Figure 4-3 is just a group of gray patches. This is what I mean by vague. In The Print he writes, "It is my opinion that the photographer need not devote much time to the theoretical study of print sensitometry." Now, it's not necessary to understand sensitometry to make a print. That is not the point of this thread, but the characteristics of the paper as well as the subject determines the aim contrast of the negative. What does this say about a methodology that is supposed to be about controlling the materials.
Originally Posted by CPorter
On page 55 of The Negative , there is a table which has subject luminances compared to negative Zones which are compared to print Zones.
As Zone I is at 0.10 over Fb+f, the negative Zones can be extrapolated as being at intervals of one stop subject luminance differences. On the negative as well as the print, flare will need to be accounted for. The print Zones, would then be where the negative Zones fall on the print. Example 5 appears to be the most representative of this concept. Exact placement is still unknown as there isn't a RD defined to key any of the print Zones on. This would suggest Zones are not intended to appear to be a gray scale of equally perceived steps. From a sensitometric perspective, this is the approach that makes the most sense, but as the intention of the Zone System on this point remains vague, any of the examples are potentially valid.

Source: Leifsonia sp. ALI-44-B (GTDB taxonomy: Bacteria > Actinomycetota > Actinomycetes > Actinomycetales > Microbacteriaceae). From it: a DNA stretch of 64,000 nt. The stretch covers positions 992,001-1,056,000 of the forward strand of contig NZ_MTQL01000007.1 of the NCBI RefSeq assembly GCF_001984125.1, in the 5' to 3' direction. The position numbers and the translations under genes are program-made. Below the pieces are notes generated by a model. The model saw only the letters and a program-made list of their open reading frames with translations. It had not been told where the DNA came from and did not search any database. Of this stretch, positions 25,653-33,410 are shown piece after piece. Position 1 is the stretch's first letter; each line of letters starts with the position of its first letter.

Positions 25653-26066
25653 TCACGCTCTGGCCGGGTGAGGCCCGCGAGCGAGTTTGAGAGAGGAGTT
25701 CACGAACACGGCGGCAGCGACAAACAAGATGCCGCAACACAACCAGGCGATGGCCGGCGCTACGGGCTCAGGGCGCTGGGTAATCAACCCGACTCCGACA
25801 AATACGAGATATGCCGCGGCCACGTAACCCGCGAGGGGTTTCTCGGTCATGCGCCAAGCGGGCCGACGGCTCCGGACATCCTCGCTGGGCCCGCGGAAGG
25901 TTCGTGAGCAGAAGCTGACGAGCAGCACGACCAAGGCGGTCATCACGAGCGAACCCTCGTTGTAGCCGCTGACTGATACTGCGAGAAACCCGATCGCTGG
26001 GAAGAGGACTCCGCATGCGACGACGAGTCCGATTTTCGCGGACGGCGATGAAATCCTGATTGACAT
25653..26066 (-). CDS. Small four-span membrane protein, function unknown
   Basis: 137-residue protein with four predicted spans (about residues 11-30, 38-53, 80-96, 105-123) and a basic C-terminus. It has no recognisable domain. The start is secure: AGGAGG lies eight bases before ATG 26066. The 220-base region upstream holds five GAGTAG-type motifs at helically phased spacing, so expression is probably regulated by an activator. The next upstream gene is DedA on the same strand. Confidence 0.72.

Last edited by Stephen Benskin; 04-27-2013 at 09:03 AM. Click to view previous post history.